European Semester 2018 Real Estate Results: Country Report

Introduced in 2010, the European Semester, or ‘EU Economic Governance’, is the annual process by which, on the basis of European Commission analysis, the EU member countries coordinate their economic policies throughout the year and address the economic challenges facing the EU to contribute to the financial stability and economic health of the Union.

Each year, the Commission undertakes a detailed analysis of each country’s plans for budget, macroeconomic and structural reforms. It then provides EU governments with country-specific recommendations for the next 12-18 months.


  • Growth is set to slow but remain robust

Romania’s economic boom has started to cool down in 2018. Real GDP growth slowed from 4.3% to 4.2% between the first and second quarters of the year and is expected to slow further. For the year overall, real GDP growth is forecast at 3.6%. Private consumption, the main contributor to growth, appears clearly to be weakening. This stems from persistently high inflation, mainly due to energy prices, and the fading out of public policies directed at increasing disposable income.

In 2019 and 2020, private consumption is forecast to slow down further as nominal wage growth moderates and inflation continues to weigh on real disposable income. It will nonetheless remain the main driver of growth. Investment is expected to increase its contribution to growth on the back of an increase in non-residential construction.

  • The labour market continues to tighten

Unemployment in Romania fell to a new historical low of 4.3% in spring 2018 and is set to stay at a broadly similar level over the forecast horizon. The tight labour market conditions suggest that wages should continue to grow, with some expected spillovers from the public to the private sector, but the pace will likely slow. This should reduce pressure on unit labour costs, which are nonetheless forecast to rise moderately in 2019 and 2020.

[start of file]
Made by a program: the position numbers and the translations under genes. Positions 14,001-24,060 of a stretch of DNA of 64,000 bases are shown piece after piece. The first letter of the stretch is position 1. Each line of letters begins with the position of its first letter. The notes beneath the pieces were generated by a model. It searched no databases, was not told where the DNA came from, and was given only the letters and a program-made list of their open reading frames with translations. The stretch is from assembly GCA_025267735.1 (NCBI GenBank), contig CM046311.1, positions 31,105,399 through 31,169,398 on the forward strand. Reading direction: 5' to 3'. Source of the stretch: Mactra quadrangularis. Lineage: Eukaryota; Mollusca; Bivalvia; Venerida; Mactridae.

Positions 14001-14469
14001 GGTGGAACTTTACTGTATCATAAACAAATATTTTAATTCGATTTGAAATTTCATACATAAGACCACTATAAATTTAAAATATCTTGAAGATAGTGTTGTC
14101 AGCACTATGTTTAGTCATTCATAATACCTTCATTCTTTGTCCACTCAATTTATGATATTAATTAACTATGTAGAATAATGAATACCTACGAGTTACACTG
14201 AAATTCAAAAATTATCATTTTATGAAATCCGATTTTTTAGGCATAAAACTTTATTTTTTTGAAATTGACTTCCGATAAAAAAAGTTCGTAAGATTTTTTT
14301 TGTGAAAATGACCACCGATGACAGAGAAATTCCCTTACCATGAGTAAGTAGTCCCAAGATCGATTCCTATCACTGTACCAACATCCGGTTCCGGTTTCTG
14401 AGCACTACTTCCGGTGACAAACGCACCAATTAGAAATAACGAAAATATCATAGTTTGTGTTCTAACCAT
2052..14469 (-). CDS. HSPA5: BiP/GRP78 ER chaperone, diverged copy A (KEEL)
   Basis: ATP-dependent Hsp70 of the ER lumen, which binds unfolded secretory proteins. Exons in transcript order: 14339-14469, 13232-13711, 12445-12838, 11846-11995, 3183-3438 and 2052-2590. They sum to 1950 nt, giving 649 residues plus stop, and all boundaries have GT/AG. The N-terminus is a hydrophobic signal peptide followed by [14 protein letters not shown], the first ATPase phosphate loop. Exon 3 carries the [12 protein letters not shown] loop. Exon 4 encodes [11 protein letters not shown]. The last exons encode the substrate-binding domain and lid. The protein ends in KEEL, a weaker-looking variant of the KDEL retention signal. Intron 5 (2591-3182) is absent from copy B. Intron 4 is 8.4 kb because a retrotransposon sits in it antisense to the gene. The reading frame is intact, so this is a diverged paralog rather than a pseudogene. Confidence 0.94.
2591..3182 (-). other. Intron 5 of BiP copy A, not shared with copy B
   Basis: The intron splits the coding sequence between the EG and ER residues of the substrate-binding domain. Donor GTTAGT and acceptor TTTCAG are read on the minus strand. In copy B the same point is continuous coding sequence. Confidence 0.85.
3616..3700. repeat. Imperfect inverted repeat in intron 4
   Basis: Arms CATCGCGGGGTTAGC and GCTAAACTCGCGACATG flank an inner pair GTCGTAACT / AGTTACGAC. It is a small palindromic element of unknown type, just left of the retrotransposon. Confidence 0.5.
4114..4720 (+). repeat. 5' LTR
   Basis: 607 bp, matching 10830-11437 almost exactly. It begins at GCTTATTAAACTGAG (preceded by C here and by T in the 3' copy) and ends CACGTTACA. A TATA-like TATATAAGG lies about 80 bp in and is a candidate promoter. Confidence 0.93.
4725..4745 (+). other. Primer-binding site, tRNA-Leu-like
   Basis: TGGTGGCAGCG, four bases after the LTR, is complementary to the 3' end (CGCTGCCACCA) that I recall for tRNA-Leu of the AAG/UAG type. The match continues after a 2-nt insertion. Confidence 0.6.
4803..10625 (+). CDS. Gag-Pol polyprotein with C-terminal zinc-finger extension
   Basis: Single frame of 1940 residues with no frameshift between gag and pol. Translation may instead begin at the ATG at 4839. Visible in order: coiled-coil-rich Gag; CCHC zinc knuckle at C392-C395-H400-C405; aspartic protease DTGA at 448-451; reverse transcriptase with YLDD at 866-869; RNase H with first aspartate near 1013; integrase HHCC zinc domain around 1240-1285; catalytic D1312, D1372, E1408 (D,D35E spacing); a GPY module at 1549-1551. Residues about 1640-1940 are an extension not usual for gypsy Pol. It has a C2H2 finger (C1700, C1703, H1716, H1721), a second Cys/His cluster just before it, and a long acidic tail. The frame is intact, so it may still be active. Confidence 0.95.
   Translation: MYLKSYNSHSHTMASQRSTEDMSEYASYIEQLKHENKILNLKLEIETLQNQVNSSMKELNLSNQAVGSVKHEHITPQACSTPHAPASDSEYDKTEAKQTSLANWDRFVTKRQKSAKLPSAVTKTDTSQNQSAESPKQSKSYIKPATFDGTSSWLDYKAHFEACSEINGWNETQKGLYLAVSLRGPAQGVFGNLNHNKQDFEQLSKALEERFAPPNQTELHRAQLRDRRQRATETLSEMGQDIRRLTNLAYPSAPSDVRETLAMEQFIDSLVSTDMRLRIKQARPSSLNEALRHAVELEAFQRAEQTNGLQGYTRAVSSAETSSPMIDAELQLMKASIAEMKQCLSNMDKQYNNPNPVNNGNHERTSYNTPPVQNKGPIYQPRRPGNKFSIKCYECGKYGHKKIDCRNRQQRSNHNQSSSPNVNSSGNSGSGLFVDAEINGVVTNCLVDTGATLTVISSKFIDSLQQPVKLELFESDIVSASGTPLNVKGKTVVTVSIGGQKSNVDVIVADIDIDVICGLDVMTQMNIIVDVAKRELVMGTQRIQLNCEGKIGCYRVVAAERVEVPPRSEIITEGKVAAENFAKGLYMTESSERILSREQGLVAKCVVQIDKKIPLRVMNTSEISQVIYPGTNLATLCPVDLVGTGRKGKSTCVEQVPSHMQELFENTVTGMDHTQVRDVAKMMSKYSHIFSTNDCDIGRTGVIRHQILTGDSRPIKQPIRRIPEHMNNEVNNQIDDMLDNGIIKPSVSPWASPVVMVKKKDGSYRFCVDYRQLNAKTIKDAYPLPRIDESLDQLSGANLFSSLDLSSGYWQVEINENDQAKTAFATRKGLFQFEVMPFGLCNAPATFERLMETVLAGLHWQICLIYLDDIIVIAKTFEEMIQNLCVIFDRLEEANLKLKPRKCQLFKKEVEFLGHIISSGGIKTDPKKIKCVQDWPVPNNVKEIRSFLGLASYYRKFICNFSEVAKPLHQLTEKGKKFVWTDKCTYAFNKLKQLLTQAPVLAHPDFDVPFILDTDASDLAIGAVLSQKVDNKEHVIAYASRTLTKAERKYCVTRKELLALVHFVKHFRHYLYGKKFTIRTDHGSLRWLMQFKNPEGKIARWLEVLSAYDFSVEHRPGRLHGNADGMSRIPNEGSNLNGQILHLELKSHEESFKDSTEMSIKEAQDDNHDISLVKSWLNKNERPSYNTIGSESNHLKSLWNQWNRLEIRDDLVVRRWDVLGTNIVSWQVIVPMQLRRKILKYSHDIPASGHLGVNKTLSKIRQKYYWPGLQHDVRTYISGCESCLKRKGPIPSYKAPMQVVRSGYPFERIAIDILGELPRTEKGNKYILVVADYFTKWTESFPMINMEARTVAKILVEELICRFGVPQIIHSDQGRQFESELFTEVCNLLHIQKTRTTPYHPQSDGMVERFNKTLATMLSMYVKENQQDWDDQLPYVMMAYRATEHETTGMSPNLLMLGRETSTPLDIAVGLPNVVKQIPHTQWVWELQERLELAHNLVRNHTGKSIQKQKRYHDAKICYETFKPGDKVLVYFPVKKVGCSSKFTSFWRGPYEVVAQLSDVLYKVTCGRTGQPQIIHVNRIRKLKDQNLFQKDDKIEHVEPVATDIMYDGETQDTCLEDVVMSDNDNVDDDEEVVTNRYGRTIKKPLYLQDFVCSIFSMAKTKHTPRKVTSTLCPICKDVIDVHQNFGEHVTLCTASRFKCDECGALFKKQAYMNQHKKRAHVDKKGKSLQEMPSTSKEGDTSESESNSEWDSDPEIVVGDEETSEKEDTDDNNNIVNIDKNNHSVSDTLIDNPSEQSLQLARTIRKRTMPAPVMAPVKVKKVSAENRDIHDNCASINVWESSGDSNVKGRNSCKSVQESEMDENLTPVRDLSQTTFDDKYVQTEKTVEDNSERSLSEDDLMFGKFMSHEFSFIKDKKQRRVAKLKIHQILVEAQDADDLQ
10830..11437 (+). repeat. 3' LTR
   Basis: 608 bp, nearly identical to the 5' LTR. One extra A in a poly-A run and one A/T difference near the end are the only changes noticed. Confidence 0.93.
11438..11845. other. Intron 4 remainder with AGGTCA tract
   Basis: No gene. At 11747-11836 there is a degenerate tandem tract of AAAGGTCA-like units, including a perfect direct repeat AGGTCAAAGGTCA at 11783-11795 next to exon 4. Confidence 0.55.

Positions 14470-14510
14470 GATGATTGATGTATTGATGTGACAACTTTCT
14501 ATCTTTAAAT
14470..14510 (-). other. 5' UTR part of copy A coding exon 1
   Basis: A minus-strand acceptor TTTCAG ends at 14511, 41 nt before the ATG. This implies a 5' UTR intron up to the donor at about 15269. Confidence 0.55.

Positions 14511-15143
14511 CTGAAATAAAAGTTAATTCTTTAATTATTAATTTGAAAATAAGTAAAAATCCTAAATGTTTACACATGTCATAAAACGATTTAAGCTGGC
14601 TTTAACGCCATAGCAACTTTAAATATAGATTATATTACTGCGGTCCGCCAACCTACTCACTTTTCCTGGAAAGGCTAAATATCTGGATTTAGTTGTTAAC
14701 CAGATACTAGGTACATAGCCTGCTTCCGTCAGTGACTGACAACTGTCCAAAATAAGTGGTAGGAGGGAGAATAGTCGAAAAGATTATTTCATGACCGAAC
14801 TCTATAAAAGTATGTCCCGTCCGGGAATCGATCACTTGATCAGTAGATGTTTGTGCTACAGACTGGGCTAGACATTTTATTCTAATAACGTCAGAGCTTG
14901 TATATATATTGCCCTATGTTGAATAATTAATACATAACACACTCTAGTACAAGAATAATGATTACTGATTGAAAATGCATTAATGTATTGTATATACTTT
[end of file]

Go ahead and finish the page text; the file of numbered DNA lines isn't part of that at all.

• Inflation is set to rise

Headline inflation continued to grow as the effect of a cut to standard VAT rates and excise duties on fuel, made in January 2017, faded away. The decision to reverse those cuts in October 2017, added further fuel to the figures. For 2018 as a whole, inflation is forecast at 4.3%, while in 2019 and 2020 it is expected to fall to 3.5% and 3.3% respectively on account of weakening domestic demand.

  • Risks tilted to the downside

A main risk to the forecast is that wage growth could continue to outpace productivity growth, causing Romania’s economic competitiveness to decline further and weaken export growth. Uncertainty regarding the government’s policies, with potential negative repercussions on the business environment, and the challenge of budgetary deficit targets could hamper investment decisions. On the other hand, an improved absorption of EU funds represents a positive risk for GDP growth in 2019 and 2020.

  • Public deficit set to increase

Gross wages in the public sector were raised by 25% with even higher increases in the health and education sectors. The fiscal cost of these increases to gross wages was partially compensated for by a shift in the burden of social security contributions from employers to employees (from 22.75% and 16.5% to 2.25% and 35% respectively).

The general government deficit is projected to increase to 3.4% of GDP in 2019 and 4.7% in 2020. This projection is mostly driven by plans to significantly increase the pension point (the main parameter used for pension indexation), included in the governing programme and implemented through the pension law recently adopted by the government. The pension point is set to increase by 15% in September 2019 and 40% in September 2020.



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